From L5 News, March 1982
(The L-5 Society is rapidly gaining recognition as the most effective pro-space organization, as witness this report copyrighted 1981 by Industrial Research & Development magazine, reprinted by permission — ed)
In late 1979 the United Nations drafted and approved a treaty that would establish guidelines on future uses of Earth’s moon and outer space. This controversial “Moon Treaty” elicited heavy opposition from U.S. business and scientific communities because, critics charged, it would have prohibited commercial development in outer space and would have “socialized” future lunar and planetary bases and space stations.
The Carter administration was in favor of approvung the treaty. But with the election of Ronald Reagan the Moon Treaty is a “dead issue,” according to administration officials and Congressional sources. President Reagan does not plan to submit the treaty for ratification to the Senate and, even if he did, there is a consensus that the Foreign Relations Committee would not pass it. “The danger is over,” said one informed Senate source. “It’s not going anywhere so nobody has to worry about it.”
The disputed treaty is formally known as the “Agreement Governing the Activities of States on the Moon and Other Celestial Bodies.” It was adopted by the U.N. General Assembly without opposition and without vote in December 1979. Before it becomes legally binding for the U.S., however, the Moon Treaty would need to be signed by Reagan and ratified by the Senate.
The treaty, which industry critics termed “a giveaway of unprecedented proportions,” draws heavily on language incorporated into the still-unsettled Law of the Sea Treaty. The Moon Treaty, for example, designates the Moon and its resources as the “common heritage of mankind” and calls for the establishment of an “international regulatory regime” to create and oversee an equitable system to share resources once the means of lunar exploitation becomes feasible. That, critics in the R&D industries and in the Senate charged, essentially means private industry would be prohibited from developing outer space.
United Technologies Inc., the Aerospace Industries Assoc. (AIA), and other groups have opposed aspects of the Moon Treaty. The L-5 Society — a group of scientists, engineers, and “concerned citizens” — last year lobbied the Senate and the White House extensively against the treaty.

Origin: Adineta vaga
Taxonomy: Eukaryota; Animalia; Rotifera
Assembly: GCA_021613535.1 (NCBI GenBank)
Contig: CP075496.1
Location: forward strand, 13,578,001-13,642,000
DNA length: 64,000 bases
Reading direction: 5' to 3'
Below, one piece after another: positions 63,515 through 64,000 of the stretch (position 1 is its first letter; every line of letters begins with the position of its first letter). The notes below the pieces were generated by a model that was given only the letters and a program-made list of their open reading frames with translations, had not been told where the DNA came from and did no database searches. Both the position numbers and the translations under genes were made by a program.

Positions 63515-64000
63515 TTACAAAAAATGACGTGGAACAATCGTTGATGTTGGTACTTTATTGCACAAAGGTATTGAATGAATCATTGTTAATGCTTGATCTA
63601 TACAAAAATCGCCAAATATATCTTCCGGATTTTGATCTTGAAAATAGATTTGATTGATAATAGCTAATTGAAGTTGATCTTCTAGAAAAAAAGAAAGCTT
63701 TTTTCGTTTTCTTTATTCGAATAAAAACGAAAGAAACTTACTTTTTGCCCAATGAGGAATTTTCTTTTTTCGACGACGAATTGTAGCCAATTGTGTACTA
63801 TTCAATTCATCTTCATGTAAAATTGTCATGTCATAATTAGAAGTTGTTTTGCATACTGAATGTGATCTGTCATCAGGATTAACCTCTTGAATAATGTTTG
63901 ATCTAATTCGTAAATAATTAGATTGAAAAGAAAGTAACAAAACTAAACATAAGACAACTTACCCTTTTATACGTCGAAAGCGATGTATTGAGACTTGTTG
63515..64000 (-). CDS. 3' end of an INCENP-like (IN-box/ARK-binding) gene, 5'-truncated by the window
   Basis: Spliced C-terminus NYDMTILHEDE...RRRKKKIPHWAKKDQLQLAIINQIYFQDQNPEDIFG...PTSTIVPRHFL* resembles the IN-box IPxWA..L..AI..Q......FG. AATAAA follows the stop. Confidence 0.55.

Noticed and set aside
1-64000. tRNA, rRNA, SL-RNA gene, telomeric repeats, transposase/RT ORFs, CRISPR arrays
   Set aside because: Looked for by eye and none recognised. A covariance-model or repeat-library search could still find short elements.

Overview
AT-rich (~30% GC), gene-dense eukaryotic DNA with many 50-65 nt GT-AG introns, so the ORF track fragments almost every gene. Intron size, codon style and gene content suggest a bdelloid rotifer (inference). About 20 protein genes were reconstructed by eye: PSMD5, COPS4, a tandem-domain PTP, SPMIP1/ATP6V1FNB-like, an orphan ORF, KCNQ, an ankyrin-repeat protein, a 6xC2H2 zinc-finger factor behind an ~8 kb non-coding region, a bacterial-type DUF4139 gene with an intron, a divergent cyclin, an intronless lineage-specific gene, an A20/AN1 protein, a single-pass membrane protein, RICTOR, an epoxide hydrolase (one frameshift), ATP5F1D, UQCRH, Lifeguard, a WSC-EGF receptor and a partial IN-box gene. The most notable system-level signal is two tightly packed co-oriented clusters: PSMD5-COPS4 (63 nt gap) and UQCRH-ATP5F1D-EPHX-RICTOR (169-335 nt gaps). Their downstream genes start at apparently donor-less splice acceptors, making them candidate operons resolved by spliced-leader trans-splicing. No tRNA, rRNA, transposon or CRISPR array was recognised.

The L-5 Society published this cover on the L5 News in October 1979, early in its campaign to renounce the “Moon Treaty.”
As a result of the opposition generated by these private groups and a growing wariness of the treaty expressed by some members of the Senate Foreign Relations Committee, the Carter administration last year put the pact on hold and established an interagency committee to review the treaty and seek a compromise.
“That interagency committee never submitted its report,” said David Small, a State Dept. attorney familiar with the Moon Treaty. Added a White House official, “After Reagan was elected, the administration gave serious notice that it was against the Moon Treaty and the Law of the Sea Treaty.” While neither the administration nor the Senate has taken an official position on the Moon Treaty, insiders explain that there is every indication that by their not actively moving forward with ratification, the treaty is essentially dead.
Part of the opposition to the treaty lies in the fact that “the smaller countries of the world, which compromise less than 20% of the wealth or power, in effect would be in a position where they could attack those countries or companies that went out and developed” the Moon or outer space, said Mark Hopkins, executive vice president of the L-5 Society.
“The Reagan administration has not formally said anything,” Hopkins told IR&D. “However, we know the people that are in charge of this sort of thing at the State Dept., and we have the utmost confidence that they are not going to sign it.”
An informed Senate source explained that even prior to the elections, some members of the Foreign Relations Committee took the position that they were opposed to the treaty. “I don’t think that has changed,” he said. “I suspect that the views expressed then are pretty much in line with the philosophies of the present Senate.
“But the key is not how the Senate Foreign Relations Committee would react; it’s whether the Reagan administration would ever agree to go along with it. I sort of doubt they would in light of what they’ve done with respect to the Law of the Sea,” he said.
Earlier this year the administration announced it would temporarily block completion of the Law of the Sea Treaty, which was scheduled for final deliberations after more than six years of effort. Officials told the Senate that there were serious problems with the Sea treaty, especially with provisions that would limit production of manganese nodules from the deep seabed and mandate creation of a global revenue-sharing fund to distribute profits from such mining. Both the Law of the Sea and the Moon Treaties term their respective resource areas the “common heritage of mankind.”
Some critics of the Moon Treaty foresee a possibility of compromise. One approach would be to “try to negotiate a treaty which will allow free enterprise to operate in space and also put together some sort of governing body for resources in space.” Hopkins said. “In this way, each nation that’s invoked in it would have a voting strength proportional to the level of investment they put into it.”
Whether such a proposal would seriously he considered by the strictly egalitarian U.N. is questionable, others say. And at this point many are comfortable with the prospect that the Moon Treaty seems destined to remain on the back burner, at least for the foreseeable future.